But What Is It For?
I know you've seen color wheels. You probably also know the three primary colors: red, yellow, and blue, but you may have wondered how artists use the color wheel, if at all. In this post I explain how I use a color wheel to create color schemes and show examples in my paintings.
I have my color wheel next to my easel and I use it all the time for color mixing and to create harmonious color schemes. You'd think I would have the thing memorized by now, but I don't, and since I'm a visual person, it helps me to see it.
Color Mixing 101
You may remember from art class the idea of the different types of colors. Red, yellow, and blue are the primary colors (at left above) and theoretically all colors can be mixed from them. (That's not actually true in terms of paint pigments, but that's another post).
The three secondary colors (center above: orange, green, and violet) are made up of the two primaries nearest them. The six tertiary colors (at right above: yellow-orange, yellow-green, blue-green, red-violet and red-orange) are each made up of the primary and secondary colors nearest to them.
The main color relationship that is useful to me is knowing what is a color's complement, or the color that is opposite on the wheel. At full strength these two hues will be very vivid against each other. If one is dulled, then they will look very harmonious. If you combine them at equal strengths, they will make a neutral color.
I can dull a color by adding a small amount of its complement. I do this frequently because I rarely use colors full strength out of the tube; they would just be too bright.
The classic color schemes are based on complements:
Examples of My Color Schemes
"Cold Duty", New York City, oil, 16"x16", ©Linda Hugues, sold.
This complementary color scheme uses strong yellow-orange and toned down versions of its compliment, blue-violet.
"Our St. Pete, oil, 36"x36", ©Linda Hugues, sold.
This complementary color scheme emphasizes dulled blue-greens against brighter tones of red-orange.
"Neighbors", Paris, oil, 30"x30", ©Linda Hugues, sold.
This tetradic color scheme uses two complementary pairs: yellow-orange/blue-violet and red/green.
Notice all the neutrals that support this complex color scheme.
While I often approach colors analytically, I don't always end up with such clearly defined color schemes. In the end I always stand back and decide what feels right to me. Understanding the rules allows me to confidently break them.
Now for you: do you think about color theory when you create or view art? What approach appeals most to you?
A Trip to Remember
This was a commission for clients who who typically visit Paris in November because there are so few tourists and no lines. My clients had a candid photo of themselves in front of the Square du Temple, an English landscaped botanical garden in the heart of the city. I love this image because my clients seem delighted to be together in the City of Lights, and not at all bothered by the late fall temperatures.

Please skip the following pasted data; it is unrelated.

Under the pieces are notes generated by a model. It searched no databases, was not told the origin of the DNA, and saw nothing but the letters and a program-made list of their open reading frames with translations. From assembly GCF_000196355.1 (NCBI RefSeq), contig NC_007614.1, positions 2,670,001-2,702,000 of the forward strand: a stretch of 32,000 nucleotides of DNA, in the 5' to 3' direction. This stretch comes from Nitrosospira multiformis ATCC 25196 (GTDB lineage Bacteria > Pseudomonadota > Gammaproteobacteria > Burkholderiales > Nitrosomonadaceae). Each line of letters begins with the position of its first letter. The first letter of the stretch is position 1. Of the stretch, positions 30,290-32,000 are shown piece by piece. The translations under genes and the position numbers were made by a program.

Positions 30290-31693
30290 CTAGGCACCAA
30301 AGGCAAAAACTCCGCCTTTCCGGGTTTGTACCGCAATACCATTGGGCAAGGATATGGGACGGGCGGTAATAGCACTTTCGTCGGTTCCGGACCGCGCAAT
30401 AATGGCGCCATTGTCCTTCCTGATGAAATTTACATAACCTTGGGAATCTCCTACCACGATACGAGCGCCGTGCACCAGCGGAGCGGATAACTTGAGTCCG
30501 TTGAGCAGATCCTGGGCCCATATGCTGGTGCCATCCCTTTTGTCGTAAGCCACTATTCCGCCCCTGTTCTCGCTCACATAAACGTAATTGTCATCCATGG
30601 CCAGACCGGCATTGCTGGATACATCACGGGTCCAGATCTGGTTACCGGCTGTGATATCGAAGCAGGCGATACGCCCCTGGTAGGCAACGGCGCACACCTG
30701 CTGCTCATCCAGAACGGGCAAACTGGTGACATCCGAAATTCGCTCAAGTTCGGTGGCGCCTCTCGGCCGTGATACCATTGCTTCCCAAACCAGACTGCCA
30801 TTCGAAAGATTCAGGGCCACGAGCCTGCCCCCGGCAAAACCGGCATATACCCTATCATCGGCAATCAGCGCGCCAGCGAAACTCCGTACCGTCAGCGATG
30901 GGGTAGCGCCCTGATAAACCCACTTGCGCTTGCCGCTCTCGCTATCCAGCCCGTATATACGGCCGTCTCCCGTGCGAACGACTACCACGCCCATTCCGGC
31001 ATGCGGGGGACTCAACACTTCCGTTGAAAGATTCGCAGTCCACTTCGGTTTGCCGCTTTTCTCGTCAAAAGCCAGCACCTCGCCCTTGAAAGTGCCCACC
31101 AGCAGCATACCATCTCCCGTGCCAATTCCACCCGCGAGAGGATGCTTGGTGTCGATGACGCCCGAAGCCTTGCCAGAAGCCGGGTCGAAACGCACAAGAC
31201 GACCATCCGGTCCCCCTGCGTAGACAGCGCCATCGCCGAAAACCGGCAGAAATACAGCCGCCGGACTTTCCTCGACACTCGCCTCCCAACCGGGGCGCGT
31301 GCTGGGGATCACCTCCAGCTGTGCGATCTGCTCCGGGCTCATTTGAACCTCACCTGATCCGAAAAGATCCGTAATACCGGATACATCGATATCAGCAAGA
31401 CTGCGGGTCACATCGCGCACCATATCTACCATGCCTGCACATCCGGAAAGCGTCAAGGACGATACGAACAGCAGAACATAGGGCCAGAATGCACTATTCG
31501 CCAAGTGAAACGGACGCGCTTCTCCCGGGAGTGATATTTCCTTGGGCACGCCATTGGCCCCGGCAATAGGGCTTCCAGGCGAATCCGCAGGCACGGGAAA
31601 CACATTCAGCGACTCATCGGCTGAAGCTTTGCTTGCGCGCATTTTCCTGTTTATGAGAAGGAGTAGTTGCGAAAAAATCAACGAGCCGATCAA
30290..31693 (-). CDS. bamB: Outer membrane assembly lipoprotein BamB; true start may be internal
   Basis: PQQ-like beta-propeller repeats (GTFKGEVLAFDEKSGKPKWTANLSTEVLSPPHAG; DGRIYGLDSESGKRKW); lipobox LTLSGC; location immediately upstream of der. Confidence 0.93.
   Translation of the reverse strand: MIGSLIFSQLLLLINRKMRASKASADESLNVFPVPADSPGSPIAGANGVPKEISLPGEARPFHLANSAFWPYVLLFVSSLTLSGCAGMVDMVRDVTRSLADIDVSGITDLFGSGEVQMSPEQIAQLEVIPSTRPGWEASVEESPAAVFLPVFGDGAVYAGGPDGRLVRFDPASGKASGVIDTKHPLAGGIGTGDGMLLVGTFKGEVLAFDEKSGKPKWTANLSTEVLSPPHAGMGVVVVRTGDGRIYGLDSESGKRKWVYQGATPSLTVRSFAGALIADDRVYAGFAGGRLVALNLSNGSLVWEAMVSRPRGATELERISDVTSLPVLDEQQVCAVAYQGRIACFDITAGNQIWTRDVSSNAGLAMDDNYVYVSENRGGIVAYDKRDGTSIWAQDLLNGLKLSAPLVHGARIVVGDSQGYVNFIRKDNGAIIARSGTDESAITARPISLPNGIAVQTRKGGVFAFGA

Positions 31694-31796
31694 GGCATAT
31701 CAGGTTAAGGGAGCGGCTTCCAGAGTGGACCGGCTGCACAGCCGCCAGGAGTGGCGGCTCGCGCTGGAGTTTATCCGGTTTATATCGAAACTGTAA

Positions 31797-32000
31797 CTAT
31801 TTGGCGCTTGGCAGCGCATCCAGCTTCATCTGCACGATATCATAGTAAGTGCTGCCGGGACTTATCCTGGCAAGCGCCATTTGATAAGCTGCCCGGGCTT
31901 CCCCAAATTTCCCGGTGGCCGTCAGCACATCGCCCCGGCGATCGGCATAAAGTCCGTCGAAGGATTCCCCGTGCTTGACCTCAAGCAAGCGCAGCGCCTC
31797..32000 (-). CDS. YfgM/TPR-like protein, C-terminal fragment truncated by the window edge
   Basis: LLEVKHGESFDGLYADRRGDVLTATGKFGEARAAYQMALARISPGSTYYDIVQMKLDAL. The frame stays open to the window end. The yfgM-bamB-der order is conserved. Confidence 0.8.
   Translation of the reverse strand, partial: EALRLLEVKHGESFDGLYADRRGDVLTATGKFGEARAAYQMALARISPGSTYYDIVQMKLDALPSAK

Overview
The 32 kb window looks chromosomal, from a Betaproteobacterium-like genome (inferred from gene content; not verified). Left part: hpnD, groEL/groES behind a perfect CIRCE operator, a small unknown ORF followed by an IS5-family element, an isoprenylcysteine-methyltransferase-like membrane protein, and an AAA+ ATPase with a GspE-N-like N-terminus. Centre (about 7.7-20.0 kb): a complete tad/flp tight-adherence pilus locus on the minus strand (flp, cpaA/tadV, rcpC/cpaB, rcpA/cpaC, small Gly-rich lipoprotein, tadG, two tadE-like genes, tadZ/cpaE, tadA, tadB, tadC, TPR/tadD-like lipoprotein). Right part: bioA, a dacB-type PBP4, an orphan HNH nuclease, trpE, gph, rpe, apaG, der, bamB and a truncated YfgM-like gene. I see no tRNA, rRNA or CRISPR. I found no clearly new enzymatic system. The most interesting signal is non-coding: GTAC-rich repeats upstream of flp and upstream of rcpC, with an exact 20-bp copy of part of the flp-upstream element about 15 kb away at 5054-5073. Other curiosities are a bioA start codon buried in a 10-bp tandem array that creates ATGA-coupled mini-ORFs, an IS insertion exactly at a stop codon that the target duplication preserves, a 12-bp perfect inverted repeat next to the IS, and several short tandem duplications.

Starting on Canvas
Top left: I started with a 6x6 pencil grid on my 30"x30" canvas, and used that to place the elements in roughly the right spot. Then I refined the drawing and used grey and white paint to show the darkest and lightest values. Lastly I continued to refine the drawing using a thick black line.
Top right: Here I started to block in color, just using two values for most forms. I wanted the warm muted fall colors in the background to contrast with the cool colors of their jackets and the bench in the foreground. I put the faces in very loosely.
Top left: Here I continued to refine all aspects of the painting. I decided the tree in the middle distance on the left needed some green leaves, even though it was November. Artistic license! :)
Top right: I worked further on the faces and clothes. I lightened the foreground bench and the distant grass. I added texture to the ground under their feet and put more detail in the orange shrubbery behind them.
The Dance of Painting
I never start a painting knowing exactly how I will paint it or how it will look. I have an idea, but the painting really takes form step by step as I react to what I see on the canvas. I see something that needs to be changed; made lighter, darker, warmer, cooler, bigger, or smaller. When I do that, then I see something else that needs to be modified. So it's a dance, a process that creates the painting from a series of decisions, each flowing from the one that preceded it.
"Fall Vacation", Paris, oil, 30"x30", commission, ©Linda Hugues
It All Comes Together
Here's the final painting of "Fall Vacation", Paris, oil, 30"x30", ©Linda Hugues. I think the colors and values work beautifully together, and my clients' expressions and poses make the painting.
Below you can see a detail of the faces and figures. The challenge with this kind of commission is to have enough detail on the faces to make them recognizable, but still keep the image loose and painterly.
The Clients Love It!
The clients were delighted with the commission. She said,
"We love the painting and will cherish having it. We always love to buy paintings to remind us of where we've been on our travels. This one is extra special because it was such a special time for us."
Detail "Fall Vacation", Paris, oil, 30"x30", commission, ©Linda Hugues.